For a group of 4,000 Iranian refugees currently living in Iraq, a United Nations report this week could prove crucial in determining whether they will live as virtual prisoners in the desert or be able to build new lives in freedom elsewhere. The refugees are members of a controversial Iranian dissident group, the Mujahedeen-e-Khalk (MEK), which is currently listed on the U.S. Foreign Terrorist Organizations list. That listing itself is controversial. The United Kingdom, the European Union and a number of other nations have removed the group from their lists of terrorist organizations, and the U.S. may soon be forced to do so as well. A successful suit by the MEK resulted in a recent order from the U.S. Court of Appeals for the District of Columbia Circuit requiring Secretary of State Hillary Clinton either to delist the group or produce evidence that the organization remains a current and credible threat to American interests. But until the issue is resolved, the fate of the MEK members living in Iraq remains precarious.


Let the pandering begin!

Last week President Obama announced in a speech to the Urban League that he was going to sign an executive order launching a White House Initiative on Educational Excellence for African-Americans, to be housed in the Education Department.And, later in the week, he did.


Do the Right Thing

Former FBI Director Louis Freeh has now issued his final report on the scandal at Penn State University, but the question remains: How could so many decent people fail to act when presented with an eyewitness account of sexual abuse of a child?


Stoking Class Resentment

Senate Democrats passed a so-called middle class tax cut this week on a mostly partisan vote, but the move was more political theater than tax legislation. For months, the Democrats, with President Obama leading the charge, have hammered home that they want to preserve lower tax rates for those Americans earning less than $250,000 a year and help pay for lost federal revenues by making wealthier individuals pay higher taxes. But, in fact, even if the bill were to become law -- which it won't -- most middle class taxpayers will see their taxes go up come January unless Congress gets serious about real tax reform.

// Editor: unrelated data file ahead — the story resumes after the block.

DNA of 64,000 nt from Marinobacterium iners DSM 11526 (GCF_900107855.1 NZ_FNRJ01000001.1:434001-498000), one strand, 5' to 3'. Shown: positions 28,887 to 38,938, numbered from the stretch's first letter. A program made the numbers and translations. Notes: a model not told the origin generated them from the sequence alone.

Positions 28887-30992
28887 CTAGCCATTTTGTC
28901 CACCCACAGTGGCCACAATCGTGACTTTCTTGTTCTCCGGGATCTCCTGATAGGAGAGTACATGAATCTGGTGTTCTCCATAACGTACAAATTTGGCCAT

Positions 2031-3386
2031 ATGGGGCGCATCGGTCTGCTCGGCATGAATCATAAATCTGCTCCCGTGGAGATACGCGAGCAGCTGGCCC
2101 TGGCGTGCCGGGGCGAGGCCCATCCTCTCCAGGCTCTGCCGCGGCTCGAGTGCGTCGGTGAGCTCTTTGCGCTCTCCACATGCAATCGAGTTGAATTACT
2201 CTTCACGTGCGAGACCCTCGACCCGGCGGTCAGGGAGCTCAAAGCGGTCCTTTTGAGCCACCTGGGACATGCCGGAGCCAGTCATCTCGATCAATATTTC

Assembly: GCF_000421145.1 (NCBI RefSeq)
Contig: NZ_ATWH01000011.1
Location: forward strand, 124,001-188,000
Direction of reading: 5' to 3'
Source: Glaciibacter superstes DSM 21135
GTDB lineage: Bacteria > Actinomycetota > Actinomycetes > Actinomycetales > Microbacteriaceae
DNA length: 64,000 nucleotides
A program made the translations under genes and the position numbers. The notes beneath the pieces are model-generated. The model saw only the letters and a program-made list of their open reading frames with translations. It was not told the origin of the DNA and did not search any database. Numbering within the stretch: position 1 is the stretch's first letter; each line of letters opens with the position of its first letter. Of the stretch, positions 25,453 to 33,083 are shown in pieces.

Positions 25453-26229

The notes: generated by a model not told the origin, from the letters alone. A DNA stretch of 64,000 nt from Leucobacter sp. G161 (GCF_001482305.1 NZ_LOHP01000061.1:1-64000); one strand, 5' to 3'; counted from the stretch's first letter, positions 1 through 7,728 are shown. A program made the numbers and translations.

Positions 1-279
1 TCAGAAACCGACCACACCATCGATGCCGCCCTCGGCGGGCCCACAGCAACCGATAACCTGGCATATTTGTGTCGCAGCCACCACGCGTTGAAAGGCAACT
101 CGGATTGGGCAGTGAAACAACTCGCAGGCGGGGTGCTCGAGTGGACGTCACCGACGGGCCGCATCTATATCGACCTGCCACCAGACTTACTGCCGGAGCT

An Obamacare silver lining

Many conservatives were unhappy with the Supreme Court’s failure to strike down Obamacare, but here’s a silver lining:  The Left and the Mainstream Media had been doomsaying all year about how the Roberts Court was going to be willy-nilly striking down laws and upsetting legal precedent in pursuit of some far-right agenda.  Well, that didn’t happen.  So next term, when the Court hears Fisher v. University of Texas, raising the issue of racial preferences in university admissions, it will be much easier now for the Court to do the right thing and put an end to this nonsense.  (And, no, I don’t think that Chief Justice Roberts’s vote in Obamacare bodes ill for his vote in Fisher.)